This Expert Advisory Group will recommend strategies to end the scourge of these killer and debilitating diseases by 2020.
India has made important gains in recent years.
- Measles deaths have declined by 51% from an estimated 100,000 in the year 2000 to 49 000 in 2015.
- This has been possible by significantly increasing the reach of the first dose of measles vaccine, given at the age of nine months under routine immunization programme, from 56% in 2000 to 87% in 2015.
- In 2010 India introduced the second dose of measles-containing vaccine in routine immunization programme to close the immunity gap and accelerate measles elimination.
- Nearly 11.8 crore children aged nine months to 10 years were vaccinated during mass measles vaccination campaigns between 2010 and 2013 in select states of the country.
- During the recent annual Union Budget presentation, the government reiterated its commitment to measles elimination.
Dr Poonam Khetrapal Singh, Regional Director for WHO in South-East Asia said…
“India’s measles and rubella vaccination campaign is a truly remarkable, world-beating effort, with 41 crore children expected to be covered across the country in the next two years. Apart from improving the life-chances of crores of children in India, the campaign will have a substantial effect on global measles mortality and rubella control targets.,”
Measles is one of the major causes of death in children and the public health importance of rubella is due to congenital rubella syndrome (CRS), which occurs when rubella infection occurs in the first trimester of pregnancy. CRS is characterized by severe irreversible birth defects affecting the eyes (glaucoma, cataract), ears (hearing loss), brain (microcephaly, mental retardation) and heart.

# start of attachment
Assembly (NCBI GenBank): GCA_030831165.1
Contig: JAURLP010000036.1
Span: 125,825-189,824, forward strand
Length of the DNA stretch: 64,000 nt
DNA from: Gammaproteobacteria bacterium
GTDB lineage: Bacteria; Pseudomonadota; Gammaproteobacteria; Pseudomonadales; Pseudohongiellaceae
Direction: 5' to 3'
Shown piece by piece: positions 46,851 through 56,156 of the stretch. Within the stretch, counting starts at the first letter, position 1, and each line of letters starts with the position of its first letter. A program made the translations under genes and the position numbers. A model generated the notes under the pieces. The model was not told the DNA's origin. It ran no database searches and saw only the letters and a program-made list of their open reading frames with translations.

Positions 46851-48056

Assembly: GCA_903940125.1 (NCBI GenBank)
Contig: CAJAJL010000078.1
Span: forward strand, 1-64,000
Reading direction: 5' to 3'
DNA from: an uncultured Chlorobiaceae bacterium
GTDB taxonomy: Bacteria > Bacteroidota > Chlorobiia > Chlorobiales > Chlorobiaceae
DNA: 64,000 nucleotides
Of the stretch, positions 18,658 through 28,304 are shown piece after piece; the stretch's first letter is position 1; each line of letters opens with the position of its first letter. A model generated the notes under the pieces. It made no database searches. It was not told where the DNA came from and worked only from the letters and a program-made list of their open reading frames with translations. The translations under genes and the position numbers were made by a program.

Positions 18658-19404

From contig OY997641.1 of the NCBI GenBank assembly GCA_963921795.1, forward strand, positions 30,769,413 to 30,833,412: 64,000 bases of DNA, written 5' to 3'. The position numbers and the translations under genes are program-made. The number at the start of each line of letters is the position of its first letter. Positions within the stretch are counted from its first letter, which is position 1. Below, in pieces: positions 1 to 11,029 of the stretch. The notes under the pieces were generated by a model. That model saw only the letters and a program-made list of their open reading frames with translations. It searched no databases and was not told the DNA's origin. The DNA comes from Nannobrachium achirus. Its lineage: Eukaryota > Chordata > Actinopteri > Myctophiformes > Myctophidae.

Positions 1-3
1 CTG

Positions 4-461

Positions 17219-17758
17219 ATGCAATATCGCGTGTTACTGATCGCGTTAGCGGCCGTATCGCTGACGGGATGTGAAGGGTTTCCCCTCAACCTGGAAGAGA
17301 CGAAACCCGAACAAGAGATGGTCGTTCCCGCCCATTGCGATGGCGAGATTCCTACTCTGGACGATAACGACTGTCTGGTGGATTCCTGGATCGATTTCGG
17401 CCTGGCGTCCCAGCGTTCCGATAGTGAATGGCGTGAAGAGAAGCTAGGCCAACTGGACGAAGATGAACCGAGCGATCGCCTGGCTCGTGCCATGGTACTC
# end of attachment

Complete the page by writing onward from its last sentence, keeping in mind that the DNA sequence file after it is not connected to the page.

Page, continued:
In 2015, the National Technical Advisory Group on Immunization recommended introduction of rubella vaccine as combined measles-rubella vaccine, as a nation-wide campaign, covering children in the age group of 9 months to less than 15 years age group. After the campaign, MR vaccine is scheduled to be introduced in routine immunization, replacing the currently giv
en two doses of measles vaccine.
The ongoing MR campaign in five states – Tamil Nadu, Karnataka, Goa, Puducherry & Lakshadweep, to vaccinate 3.48 crore children, has till date, reached 1.16 crore children.
Measles is a highly contagious infection caused by the measles virus.
Measles is an airborne disease which spreads easily through the coughs and sneezes of those infected. It may also be spread through contact with saliva or nasal secretions.
The measles vaccine is effective at preventing the disease. Vaccination has resulted in a 75% decrease in deaths from measles between 2000 and 2013 with about 85% of children globally being currently vaccinated. No specific treatment is available. Supportive care may improve outcomes. This may include giving oral rehydration solution (slightly sweet and salty fluids), healthy food, and medications to control the fever. Antibiotics may be used if a secondary bacterial infection such as pneumonia occurs. Vitamin A supplementation is also recommended in the developing world